Women’s Press
Canada’s leading academic feminist publisher
Canada’s leading academic feminist publisher
2009 the push to prescribe cvr
297 pages
6 x 9 inches
July 2009
Print ISBN: 9780889614789
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Overview

In recent years, heated debate has surrounded the pharmaceutical industry and how it has gained unprecedented control over the evaluation, regulation, and promotion of its own products. As a result, drugs are produced, regulated, marketed, and used in ways that infiltrate many aspects of everyday life. The nature and extent of this infiltration, and how this has special meaning for women, are at the core of The Push to Prescribe.

This is an essential resource for a variety of courses in Health Sciences, Medicine, Nursing, Pharmacology, Public Policy, Public Health, Health Policy, Women's Studies, Women's Health, as well as many Social Science courses in areas like Sociology and Political Science. It will also be of interest to a general audience, health professional organizations, government health associations, and consumer and women's groups.


Related Titles


Table of Contents

Foreword - Nancy Olivieri
Preface

Chapter 1: Introduction - The Steering Committee of Women and Health Promotion

Part I: The Push to Prescribe: Who Defines What Drugs We Need and How Do They Do It?

Chapter 2: "Ask Your Doctor": Women and Direct-to-Consumer Advertising - Barbara Mintzes

Chapter 3: Preventing Disease: Are Pills the Answer? - Sharon Batt and Abby Lippman

Chapter 4: Who Pays the Piper? Industry Funding of Patients' Groups - Sharon Batt

Part II: The Canadian Drug Regulatory Process

Chapter 5: Trials on Trial: Women and the Testing of Drugs - Abby Lippman

Chapter 6: Lifting the Curtain on the Drug Approval Process - Ann Silversides

Chapter 7: Reporting Adverse Drug Reactions: What Happens in the Real World? - Colleen Fuller

Chapter 8: Questioning Modernization: Legislative Change at Health Canada - Anne Rochon Ford

Chapter 9: Full Circle: Drugs, the Environment, and Our Health - Sharon Batt

Chapter 10: Finding a way Forward - The Steering Committee of Women and Health Protection

Further Reading
Related Websites
References
Copyright Acknowledgements
Index

Anne Rochon Ford

Anne Rochon Ford is the Coordinator of Women and Health Protection, a national working group mandated to provide research-based policy advice on the safety of prescription medication. Over the last decade, WHP has commissioned research on a range of topics within the field of women and pharmaceuticals, resulting in the body of work represented in this book.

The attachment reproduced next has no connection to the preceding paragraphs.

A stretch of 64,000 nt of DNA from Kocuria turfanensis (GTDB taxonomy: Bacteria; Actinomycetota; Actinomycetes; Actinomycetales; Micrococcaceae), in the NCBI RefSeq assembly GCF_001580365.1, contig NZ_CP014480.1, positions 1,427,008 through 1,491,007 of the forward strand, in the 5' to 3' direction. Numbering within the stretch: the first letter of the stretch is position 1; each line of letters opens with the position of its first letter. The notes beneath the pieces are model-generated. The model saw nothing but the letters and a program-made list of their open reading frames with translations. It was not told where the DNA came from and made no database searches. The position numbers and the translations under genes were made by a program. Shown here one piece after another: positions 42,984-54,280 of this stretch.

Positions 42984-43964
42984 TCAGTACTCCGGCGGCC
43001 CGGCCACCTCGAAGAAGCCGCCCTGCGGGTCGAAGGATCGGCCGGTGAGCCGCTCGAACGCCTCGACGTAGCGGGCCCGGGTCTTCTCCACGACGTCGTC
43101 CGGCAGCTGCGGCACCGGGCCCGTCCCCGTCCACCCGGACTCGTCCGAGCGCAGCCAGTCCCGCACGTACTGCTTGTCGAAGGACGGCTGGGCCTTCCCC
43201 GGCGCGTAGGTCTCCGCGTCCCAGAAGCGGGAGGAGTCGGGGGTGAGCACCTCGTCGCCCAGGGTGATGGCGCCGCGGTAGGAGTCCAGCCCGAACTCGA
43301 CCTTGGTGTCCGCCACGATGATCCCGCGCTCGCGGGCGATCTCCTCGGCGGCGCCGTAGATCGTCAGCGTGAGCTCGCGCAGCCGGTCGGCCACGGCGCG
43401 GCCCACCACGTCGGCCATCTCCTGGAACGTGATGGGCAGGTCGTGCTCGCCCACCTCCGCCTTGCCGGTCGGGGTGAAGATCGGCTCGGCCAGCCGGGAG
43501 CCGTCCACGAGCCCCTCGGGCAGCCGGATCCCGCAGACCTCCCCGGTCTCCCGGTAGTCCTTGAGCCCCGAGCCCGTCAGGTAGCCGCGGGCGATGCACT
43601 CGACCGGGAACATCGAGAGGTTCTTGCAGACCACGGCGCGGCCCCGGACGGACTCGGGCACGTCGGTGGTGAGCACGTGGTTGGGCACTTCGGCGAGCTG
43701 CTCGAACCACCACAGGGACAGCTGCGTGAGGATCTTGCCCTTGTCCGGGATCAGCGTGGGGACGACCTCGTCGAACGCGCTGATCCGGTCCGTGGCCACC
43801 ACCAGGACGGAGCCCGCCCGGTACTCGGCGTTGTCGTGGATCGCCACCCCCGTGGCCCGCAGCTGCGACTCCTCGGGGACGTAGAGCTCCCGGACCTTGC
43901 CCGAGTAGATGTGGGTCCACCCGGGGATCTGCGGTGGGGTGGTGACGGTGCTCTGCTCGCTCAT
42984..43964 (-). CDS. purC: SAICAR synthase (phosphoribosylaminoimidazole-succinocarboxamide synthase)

Diane Saibil

Diane Saibil is a freelance writer and editor.


Reviews

"A compelling book about one of the major societal problems of this decade: the over-consumption of prescription drugs. Much of the information is original and certainly not available elsewhere. Books such as this are much needed to educate and engage people in finding solutions. Extremely valuable."

"Canada needs this book. If you're going to read any book about women and pharmaceuticals this year, this is the one."

"This book is invaluable in pulling together research findings from different literatrues and policy documents. I would strongly recommend it."

"This book is invaluable in pulling together research findings from different literatures and policy documents. I would strongly recommend it."

"This is a book that I would use to help students think critically about women's health needs. The authors capture the complexity surrounding women and pharmaceuticals and make a cogent argument for why Canadians need to think carefully about what we thought we already knew. They suggest that we need to reconsider previous assumptions about what is best for women, what is best for public health policy, and who is best suited to make these determinations. I will buy a copy for myself, my mother, and my daughter."

"This is a book that I would use to help students think critically about women's health needs. The authors capture the complexity surrounding women and pharmaceuticals and make a cogent argument for why Canadians need to think carefully about what we thought we already knew. They suggest that we need to reconsider previous assumptions about what is best for women, what is best for public health policy, and who is best suited to make these determinations. I will buy a copy for myself, my mother, and my daughter."
—  Peggy J. Kleinplatz, Faculty of Medicine, University of Ottawa

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